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Could LA’s order to stop transferring critically ill patients happen in San Joaquin County?

The seven hospitals in San Joaquin County are experiencing an average of 167 percent ICU capacity, as of Wednesday afternoon.

SAN JOAQUIN COUNTY, Calif — Hospitals across Southern California have been inundated with coronavirus patients as their region’s ICU's are still in surge capacity, just like the San Joaquin Valley.

It’s come to the point where Los Angeles County's Emergency Medical Services agency has directed ambulance workers to not transport those with a low chance of survival to local hospitals.

Closer to home, folks are wondering if this could happen to San Joaquin county next.

It’s been almost two months since San Joaquin County reached their surge capacity and things still haven’t let up. St. Joseph’s Medical Center in Stockton, one of seven county hospitals, has their adult ICU capacity level now at more than 200%. 

As of Wednesday, San Joaquin County hospitals were averaging a 167% capacity.

“We have not seen a high like this even in our previous surge back in July in our summer months," Marissa Matta, a spokesperson for the county's EMS agency said.

Matta said their seven hospitals are having to adapt and adjust to the surge by creating ICU space that essentially, wasn’t there before the pandemic.

"So technically a room that was intended for one person, now it has two, different units throughout the hospital like telemetry units are now being used for ICU units," she said.

It’s a similar story in Los Angeles County, except their hospitals are now running low on oxygen and their hospitals are running out of space.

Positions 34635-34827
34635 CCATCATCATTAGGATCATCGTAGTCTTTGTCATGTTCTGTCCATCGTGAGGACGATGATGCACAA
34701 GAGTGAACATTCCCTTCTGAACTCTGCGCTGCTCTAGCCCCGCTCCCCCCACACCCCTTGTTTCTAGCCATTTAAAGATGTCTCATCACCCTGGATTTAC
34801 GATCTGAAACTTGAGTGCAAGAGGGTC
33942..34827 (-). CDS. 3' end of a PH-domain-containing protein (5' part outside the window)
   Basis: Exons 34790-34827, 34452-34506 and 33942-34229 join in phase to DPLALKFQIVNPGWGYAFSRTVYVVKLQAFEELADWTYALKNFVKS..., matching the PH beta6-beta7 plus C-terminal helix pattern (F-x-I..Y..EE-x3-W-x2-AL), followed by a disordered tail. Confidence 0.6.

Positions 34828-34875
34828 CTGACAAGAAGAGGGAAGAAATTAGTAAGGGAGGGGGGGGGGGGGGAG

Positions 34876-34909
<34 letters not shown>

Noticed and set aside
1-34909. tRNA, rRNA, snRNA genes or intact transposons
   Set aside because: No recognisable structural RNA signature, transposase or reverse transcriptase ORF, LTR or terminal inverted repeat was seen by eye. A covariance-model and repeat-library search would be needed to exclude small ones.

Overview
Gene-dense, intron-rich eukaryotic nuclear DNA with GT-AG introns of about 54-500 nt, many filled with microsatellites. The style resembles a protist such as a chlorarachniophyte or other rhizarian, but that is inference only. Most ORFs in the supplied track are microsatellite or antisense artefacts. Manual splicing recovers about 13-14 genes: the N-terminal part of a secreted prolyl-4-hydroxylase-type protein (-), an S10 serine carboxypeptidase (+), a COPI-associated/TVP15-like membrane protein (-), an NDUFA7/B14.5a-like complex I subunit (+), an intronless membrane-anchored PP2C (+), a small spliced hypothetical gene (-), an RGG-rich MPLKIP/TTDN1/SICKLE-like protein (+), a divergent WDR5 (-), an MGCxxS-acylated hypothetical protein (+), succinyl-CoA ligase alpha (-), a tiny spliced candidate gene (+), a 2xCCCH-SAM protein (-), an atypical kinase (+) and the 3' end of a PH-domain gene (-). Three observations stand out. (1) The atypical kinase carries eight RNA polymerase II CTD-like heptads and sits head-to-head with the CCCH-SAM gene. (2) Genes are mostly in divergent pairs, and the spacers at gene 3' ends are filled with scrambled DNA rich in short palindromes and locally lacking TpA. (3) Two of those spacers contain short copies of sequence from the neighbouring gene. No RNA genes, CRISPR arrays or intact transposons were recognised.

LA County ambulance workers have been told to cut back on their use of oxygen and not to transport those with a low chance of survival to local hospitals.

The county's EMS agency is advising that if a patient is in cardiac arrest, ambulance crews should not bring patients whose heart stops beating, including severe trauma patients, car accidents, stabbings, and shooting victims who can't be resuscitated at the scene.

It comes as emergency rooms are filling up. Ambulances are waiting as long as eight hours to get patients admitted while others are turned away.

"This is absolutely a form of countywide triage," Mark Eckstein, the Medical Director for the Los Angeles Fire Department said. "This is what they call crisis medicine and this is something that at any healthcare provider or first responder this is kind of our worst nightmare."

Eckstein says this is the first time this has happened in Los Angeles history.

Even the public in LA County is being discouraged from calling 911 unless it is an absolute emergency.

ABC10 checked in with the San Joaquin County's EMS agency to see if this could happen here next and they say, luckily, we are not there yet.

“As hectic and as inundated as the healthcare system is, we are not there yet, San Joaquin County is not there, if you call 911, you are going to get an ambulance, that's just how it is right now," Matta said. "And I know it's kind of scary hearing that, with other counties in our state, that not everyone is going to get an ambulance, luckily, we're not there yet."

They say patient transfers to up Sleep Train Arena in Sacramento County, which is being used as an alternate care facility, have been extremely minimal so far. They added that unlike LA, San Joaquin County does have an ample supply of oxygen ready to go and you should not delay seeking care.

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